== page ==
Image : Lancaster 50th Anniversary

Remember When

Here are some of the people and events that have made the University what it is today.

Send your memories and anecdotes (max 300 words plus a high resolution photograph) to

We’ll include as many as we can.

Bailrigg FM - From 45RPM to iPad

University Radio Bailrigg or Bailrigg FM, as it is now known, has been entertaining radio enthusiasts since the 70s and has even helped to launch the career for several famous presenters. The reunion in 2012 prompted Tim Ripley (Politics, 1984, County) to reflect on the history of the station.

For a day on Saturday 27th October 2012, the usual schedule of Bailrigg FM was taken over by former presenters to try their hand broadcasting again to listeners across Lancaster University.

"The aim of the reunion was to bring back several generations of student radio enthusiasts to Lancaster", said the 2012 station manager Charlie Edwards.

“We wanted to give our alumni the chance to put on shows during the day” said Charlie. “The idea was for the veterans to pick their own music or other content. We then teamed them up with the current generation of presenters with help with the technology, which is very different from the equipment that people who were on the station in the 1970s or 1980s would have been used to. The people who come back were very impressed at the state of the station” he said. “We now broadcast 24/7, all year round, on FM around campus and online, with over 225 active members, all student volunteers. The station has moved from its old location in Fylde College a few yards up the spine to a purpose-designed studio in Furness. One of the highlights of the reunion for me was being given the tour of the "old studios", now an off-campus kitchen room, once the home of music on campus.”

“We got people who had been on the station stretching back to the 1970s,” said Tim Ripley, who helped to organise the reunion event. “The old crew were really made welcome by Charlie and the current generation at the station. People put a lot of effort into their shows and we hope the listeners enjoyed it.”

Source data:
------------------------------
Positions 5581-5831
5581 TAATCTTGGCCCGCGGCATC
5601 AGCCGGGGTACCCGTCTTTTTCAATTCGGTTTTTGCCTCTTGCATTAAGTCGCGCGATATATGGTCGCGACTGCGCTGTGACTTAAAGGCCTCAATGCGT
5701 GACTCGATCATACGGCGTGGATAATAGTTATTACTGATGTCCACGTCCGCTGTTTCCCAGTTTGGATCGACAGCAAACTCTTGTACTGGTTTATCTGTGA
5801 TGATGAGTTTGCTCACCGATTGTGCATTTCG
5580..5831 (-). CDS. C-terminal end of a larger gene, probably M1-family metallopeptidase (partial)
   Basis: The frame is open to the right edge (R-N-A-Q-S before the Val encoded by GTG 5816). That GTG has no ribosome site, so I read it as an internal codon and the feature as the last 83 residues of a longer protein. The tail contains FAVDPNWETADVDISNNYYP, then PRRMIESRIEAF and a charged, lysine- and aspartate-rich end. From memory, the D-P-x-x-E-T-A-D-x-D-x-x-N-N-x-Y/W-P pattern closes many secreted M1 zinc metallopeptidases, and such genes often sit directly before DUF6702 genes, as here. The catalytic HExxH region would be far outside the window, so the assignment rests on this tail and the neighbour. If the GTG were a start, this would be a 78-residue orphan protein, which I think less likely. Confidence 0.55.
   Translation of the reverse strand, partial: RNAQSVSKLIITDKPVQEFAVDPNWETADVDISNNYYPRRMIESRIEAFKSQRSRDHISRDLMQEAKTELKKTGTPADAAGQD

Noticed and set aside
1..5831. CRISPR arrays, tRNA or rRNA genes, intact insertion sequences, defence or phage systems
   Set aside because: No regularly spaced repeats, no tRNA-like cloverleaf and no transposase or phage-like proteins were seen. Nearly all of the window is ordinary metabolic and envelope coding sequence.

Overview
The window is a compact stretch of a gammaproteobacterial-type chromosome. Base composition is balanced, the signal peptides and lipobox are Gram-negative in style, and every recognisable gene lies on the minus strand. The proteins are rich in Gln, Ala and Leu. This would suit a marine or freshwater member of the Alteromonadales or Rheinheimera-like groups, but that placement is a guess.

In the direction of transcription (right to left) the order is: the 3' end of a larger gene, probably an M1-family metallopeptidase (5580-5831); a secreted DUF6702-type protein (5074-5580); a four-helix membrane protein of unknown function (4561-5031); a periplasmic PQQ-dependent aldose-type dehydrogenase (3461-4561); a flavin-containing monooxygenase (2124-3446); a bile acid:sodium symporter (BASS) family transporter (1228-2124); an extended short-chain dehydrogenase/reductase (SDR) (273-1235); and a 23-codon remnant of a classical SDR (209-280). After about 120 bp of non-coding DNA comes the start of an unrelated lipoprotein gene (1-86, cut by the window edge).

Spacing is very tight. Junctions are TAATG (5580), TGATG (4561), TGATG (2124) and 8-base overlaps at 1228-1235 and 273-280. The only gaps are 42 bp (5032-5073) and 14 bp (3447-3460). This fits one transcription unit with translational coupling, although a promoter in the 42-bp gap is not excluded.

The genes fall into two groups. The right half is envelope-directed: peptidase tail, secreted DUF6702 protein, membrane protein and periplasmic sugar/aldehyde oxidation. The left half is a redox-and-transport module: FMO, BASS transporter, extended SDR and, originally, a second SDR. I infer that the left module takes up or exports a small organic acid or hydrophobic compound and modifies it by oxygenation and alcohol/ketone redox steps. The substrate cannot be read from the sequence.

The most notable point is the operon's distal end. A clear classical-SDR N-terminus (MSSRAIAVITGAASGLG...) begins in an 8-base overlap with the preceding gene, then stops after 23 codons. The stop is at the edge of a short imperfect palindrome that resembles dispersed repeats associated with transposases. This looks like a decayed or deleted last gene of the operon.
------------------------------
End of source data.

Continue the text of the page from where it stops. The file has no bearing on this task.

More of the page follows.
“We really spanned the generations,” said Tim. “We even got Russell Cross, a 1970s vintage member to come on air via Skype from North Carolina to tell us what it was like to broadcast to Bailrigg more then 30 years ago. The 1980s vintage members had the current generation gasping when they told them about going to see U2, Van Morrison and Dire Straits in the Great Hall” said Tim. “Then we had more recent former members who tried to push the envelope with specially designed jingles and audience participation ideas."

On Air at Bailrigg

“When I was involved in the station between 1981 and 1984 it was called University Radio Bailrigg or URB and the studios looked very different from today. Now it's all digital technology, but the station certainly has the same atmosphere as the old days.  I signed up to join the then URB on my third day as a fresher at the University in October 1981 and almost had to be pulled kicking and screaming from the studio when I graduated in July 1984” recalled Tim. “In the 1980s, apart from Radio One, there were no other radio stations in Britain aimed at what we now call the 'youth market'.  URB got a huge following across the Bailrigg campus at that time. It was a real novelty being able to phone up with a request to the station from your kitchen extension phone – and then hear it on your radio within five minutes.”